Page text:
The phone rang at 4 p.m. on Aug. 22, 2008. An adoption agency in Indiana was calling to tell me a birth mother wanted to talk to me and inquiring about whether to give her my telephone number.

The young woman called a couple of hours later.

She told me her name was K., and she had chosen me from a pile of scrapbooks of prospective adoptive families.

She wanted me to adopt her baby.

“Are you sure?” I asked.

“I’m sure,” she said.

I was certainly pleased to hear her decision, but I refused to count on it.

I had heard too many stories about broken promises and broken hearts.

I knew of prospective adoptive moms who had decorated a nursery and bought baby clothes, only to have a birth mother change her mind.

I wasn’t ready to make an emotional commitment.

The next day, I left for Denver to cover the Democratic National Convention.

I didn’t think much about the call while I was away, but as soon as I returned, I called K.

She was still certain that she wanted me to …

Continue reading I’m thankful for… »

Gone turkey hunting

Gentle Readers:

I’m taking a much-needed week of vacation, so I’ll talk to you next week. Have a great Thanksgiving and remember: No running with scissors.

Continue reading Gone turkey hunting »

Let women keep their abortion coverage

Success in any long-running campaign breeds complacency; first euphoria, then relief, later forgetfulness. Whether the campaign for universal suffrage or the crusade to curb childhood disease through immunizations, success leads to historical amnesia.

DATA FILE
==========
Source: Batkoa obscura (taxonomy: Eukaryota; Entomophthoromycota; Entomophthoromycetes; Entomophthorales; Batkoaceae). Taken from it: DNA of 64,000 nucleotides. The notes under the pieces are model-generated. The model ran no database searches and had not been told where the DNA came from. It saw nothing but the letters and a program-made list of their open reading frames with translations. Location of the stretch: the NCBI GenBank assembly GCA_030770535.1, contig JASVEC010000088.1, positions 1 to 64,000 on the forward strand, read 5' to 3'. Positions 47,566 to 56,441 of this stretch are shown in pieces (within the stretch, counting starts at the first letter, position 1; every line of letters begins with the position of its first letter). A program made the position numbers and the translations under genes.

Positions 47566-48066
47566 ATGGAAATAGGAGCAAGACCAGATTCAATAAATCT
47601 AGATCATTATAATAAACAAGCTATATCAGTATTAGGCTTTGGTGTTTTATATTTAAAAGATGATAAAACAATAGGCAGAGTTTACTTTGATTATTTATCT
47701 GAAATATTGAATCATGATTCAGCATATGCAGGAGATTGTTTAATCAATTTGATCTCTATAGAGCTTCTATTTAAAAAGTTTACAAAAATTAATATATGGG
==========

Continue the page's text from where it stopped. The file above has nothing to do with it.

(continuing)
That’s certainly true of the decades-long battle for reproductive rights, another chapter in women’s never-ending struggle to achieve full personhood. Because the U.S. Supreme Court granted women the right to control their own reproduction in a 1973 ruling, Roe v Wade, forty-something Americans have no first-hand knowledge of back alley abortions. It’s likely they haven’t even heard second-hand stories of women who died from infections caused by coat-hanger terminations.

That helps explain why advocates for reproductive rights weren’t prepared for an all-out battle just to allow women to retain their health insurance coverage. It also helps explain why pro-choice Democrats found themselves outmaneuvered by U.S. Rep. Bart Stupak …

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Democrats need a job-creation bill

It seems that Democrats are finally beginning to understand that a crippling recession will threaten their chances in next year’s mid-term elections. But they haven’t figured out an effective response, yet.
Instead, according to Politico, they’re turning their wrath on Obama and his Cabinet.

The wave of Democratic grief had been building privately for months, but Hill Democrats had held back on publicly criticizing the Obama presidency. But now Democrats who see that their economic agenda seems to be flailing and fear getting wiped out in the 2010 congressional elections are going public with a burst of criticism, and much of it has poured out in the past 48 hours.
It’s coming from some of the most liberal supporters of the president, like John Conyers, who said Thursday on the Bill Press radio show that Obama was “bowing down” to the right.
“I’m getting tired of saving Obama’s can in the White House,” Conyers said. “I mean, he only won by five votes in the House, and …